The Roanoke Times | Wednesday, July 13, 2011
Temperatures soared into the 90s on Tuesday, breaking some records and baking city streets. The heat index exceeded 100 degrees.
Translation: It was hot. Really hot.
“It’s definitely miserable,” said R.T. Flora.
He should know. As a Roanoke Fire-EMS captain with 22 years on the job, Flora has experience with high temperatures.
Just how hot it felt Tuesday depended on location and humidity levels. At Flora’s Station 5 on Orange Avenue, a pocket thermometer registered 100 degrees.
But with moisture saturating the sunny sky in an oppressive haze, it felt as hot as, well. …
“First thing that comes to mind, you’re not going to be able to print,” Flora quipped.
No matter. Ask Greg Barton, an American Electric Power employee out repairing an underground transmission line in downtown Roanoke.
“It’s hot as hell,” he said, with the authority of a man who spends much of his time working in the depths of the earth.
“Way too hot,” said Richard Diekman, 25, an Appalachian Trail through-hiker on his 50th day out of Georgia. “You get out there and the sweat just soaks everything.”
Even the coolest parts of the day were hot. A morning low of 78 in Roanoke and 71 in Blacksburg set new records for the highest lows for the date, the National Weather Service reported. The high in Roanoke reached 95 by 5 p.m., short of the record 102 set in 1930. Blacksburg’s high of 89 came within 2 degrees of breaking a 1966 record for July 12.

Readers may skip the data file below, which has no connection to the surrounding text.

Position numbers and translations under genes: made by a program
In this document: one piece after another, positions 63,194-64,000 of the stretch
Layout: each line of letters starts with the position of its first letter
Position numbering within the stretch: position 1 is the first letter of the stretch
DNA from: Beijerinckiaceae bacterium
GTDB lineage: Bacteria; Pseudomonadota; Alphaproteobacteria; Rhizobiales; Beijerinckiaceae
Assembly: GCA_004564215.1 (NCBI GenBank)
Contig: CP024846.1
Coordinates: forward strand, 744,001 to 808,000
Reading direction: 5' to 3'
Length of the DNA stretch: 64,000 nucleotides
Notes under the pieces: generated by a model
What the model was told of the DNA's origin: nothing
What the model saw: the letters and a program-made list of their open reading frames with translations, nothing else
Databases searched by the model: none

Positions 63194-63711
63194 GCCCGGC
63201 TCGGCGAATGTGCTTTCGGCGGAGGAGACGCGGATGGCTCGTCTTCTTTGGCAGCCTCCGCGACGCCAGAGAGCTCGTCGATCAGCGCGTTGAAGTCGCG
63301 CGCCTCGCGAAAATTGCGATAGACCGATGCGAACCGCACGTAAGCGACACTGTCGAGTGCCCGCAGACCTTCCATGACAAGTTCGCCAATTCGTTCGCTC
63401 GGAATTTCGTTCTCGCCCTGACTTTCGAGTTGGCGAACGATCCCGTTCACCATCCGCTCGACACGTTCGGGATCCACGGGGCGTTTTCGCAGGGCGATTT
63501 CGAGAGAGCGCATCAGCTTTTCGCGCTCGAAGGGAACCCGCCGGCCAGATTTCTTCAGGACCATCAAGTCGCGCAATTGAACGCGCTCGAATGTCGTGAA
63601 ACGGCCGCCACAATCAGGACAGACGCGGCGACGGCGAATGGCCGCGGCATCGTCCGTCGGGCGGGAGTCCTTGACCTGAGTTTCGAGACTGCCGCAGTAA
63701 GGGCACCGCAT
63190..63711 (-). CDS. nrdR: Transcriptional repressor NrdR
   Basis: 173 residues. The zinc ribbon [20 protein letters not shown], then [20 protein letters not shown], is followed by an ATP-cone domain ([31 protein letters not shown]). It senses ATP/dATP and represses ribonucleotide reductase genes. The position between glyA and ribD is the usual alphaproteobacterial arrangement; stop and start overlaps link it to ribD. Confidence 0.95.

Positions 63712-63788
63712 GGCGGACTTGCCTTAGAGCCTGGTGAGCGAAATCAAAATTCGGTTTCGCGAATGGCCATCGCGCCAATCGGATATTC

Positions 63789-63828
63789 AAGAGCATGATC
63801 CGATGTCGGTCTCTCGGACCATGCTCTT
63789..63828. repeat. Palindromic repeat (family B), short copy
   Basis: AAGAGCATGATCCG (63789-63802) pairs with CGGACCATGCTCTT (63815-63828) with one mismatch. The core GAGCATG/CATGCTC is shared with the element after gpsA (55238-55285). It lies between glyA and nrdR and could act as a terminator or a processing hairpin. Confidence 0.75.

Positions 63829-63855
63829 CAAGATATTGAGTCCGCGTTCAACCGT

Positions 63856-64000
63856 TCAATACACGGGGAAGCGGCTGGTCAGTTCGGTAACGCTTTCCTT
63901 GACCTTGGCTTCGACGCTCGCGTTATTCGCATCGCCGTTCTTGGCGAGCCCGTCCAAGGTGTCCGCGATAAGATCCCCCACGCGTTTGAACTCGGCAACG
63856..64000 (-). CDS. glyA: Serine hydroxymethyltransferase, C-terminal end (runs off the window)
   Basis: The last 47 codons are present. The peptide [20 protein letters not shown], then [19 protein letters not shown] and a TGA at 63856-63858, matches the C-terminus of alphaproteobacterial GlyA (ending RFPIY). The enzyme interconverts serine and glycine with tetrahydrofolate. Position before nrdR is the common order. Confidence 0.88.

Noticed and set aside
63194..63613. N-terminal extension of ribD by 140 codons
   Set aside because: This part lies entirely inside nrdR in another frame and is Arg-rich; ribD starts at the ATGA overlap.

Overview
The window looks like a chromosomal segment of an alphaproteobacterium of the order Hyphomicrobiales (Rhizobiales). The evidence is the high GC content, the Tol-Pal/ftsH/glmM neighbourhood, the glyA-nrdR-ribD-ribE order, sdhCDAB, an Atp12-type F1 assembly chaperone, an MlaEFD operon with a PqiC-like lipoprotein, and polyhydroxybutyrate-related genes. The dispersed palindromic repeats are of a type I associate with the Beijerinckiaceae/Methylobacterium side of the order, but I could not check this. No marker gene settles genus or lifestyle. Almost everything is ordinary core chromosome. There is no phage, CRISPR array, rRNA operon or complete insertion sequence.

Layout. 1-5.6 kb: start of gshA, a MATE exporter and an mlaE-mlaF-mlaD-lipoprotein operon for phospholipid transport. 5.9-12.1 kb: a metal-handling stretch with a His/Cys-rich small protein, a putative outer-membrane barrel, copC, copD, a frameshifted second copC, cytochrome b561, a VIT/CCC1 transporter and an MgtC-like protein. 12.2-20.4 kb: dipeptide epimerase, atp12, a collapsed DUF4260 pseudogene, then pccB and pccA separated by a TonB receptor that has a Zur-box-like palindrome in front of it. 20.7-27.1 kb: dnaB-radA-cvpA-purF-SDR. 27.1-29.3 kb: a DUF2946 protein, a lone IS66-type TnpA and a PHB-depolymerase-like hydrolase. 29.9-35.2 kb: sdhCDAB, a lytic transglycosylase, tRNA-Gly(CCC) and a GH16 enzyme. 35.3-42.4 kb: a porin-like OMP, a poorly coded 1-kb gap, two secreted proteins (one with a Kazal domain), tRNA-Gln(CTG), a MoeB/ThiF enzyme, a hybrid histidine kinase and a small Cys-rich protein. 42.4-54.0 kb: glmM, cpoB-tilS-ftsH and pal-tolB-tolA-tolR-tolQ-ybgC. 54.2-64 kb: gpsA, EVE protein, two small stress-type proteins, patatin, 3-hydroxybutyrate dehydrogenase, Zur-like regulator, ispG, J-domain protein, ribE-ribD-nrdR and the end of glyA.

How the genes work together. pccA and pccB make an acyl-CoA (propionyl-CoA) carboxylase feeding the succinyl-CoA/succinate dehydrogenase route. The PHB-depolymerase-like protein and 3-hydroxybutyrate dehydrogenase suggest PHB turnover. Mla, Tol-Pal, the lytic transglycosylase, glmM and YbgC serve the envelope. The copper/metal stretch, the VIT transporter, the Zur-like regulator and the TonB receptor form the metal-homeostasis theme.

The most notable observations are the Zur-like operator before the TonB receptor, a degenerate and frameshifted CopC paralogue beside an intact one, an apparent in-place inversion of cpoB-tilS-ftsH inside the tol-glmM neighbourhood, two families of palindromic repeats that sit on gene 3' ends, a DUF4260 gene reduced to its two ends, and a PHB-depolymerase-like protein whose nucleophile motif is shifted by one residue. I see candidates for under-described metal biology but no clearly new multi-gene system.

Appalachian Power Co., the unit of AEP that serves much of Southwest Virginia, said the electricity grid had enough power to meet demand. The utility reached a peak flow of 6,211 megawatts at 4 p.m. Monday, lower than the record 6,759 megawatts set in the summer of 2007, according to spokesman John Shepelwich.
“So far, we haven’t had any problems,” he said.
In Vinton, the unofficial temperature rose to 98 at the town’s municipal pool, where nearly 50 children and their parents flocked about 1:30 p.m. in search of respite.
Mike Shell, 26, of Vinton came to the pool with friend Corey Davis, 27, of Roanoke.
“You just want to be pretty much anywhere there’s a cool body of water,” Shell said.
Temperatures were forecast to drop by week’s end, but officials cautioned against overexertion nevertheless.
“People need to be drinking a lot of fluids and taking more frequent breaks,” said Bill Manuel, a weather service meteorologist.
“If you have health issues, it’s not going to take much exertion to cause more problems.”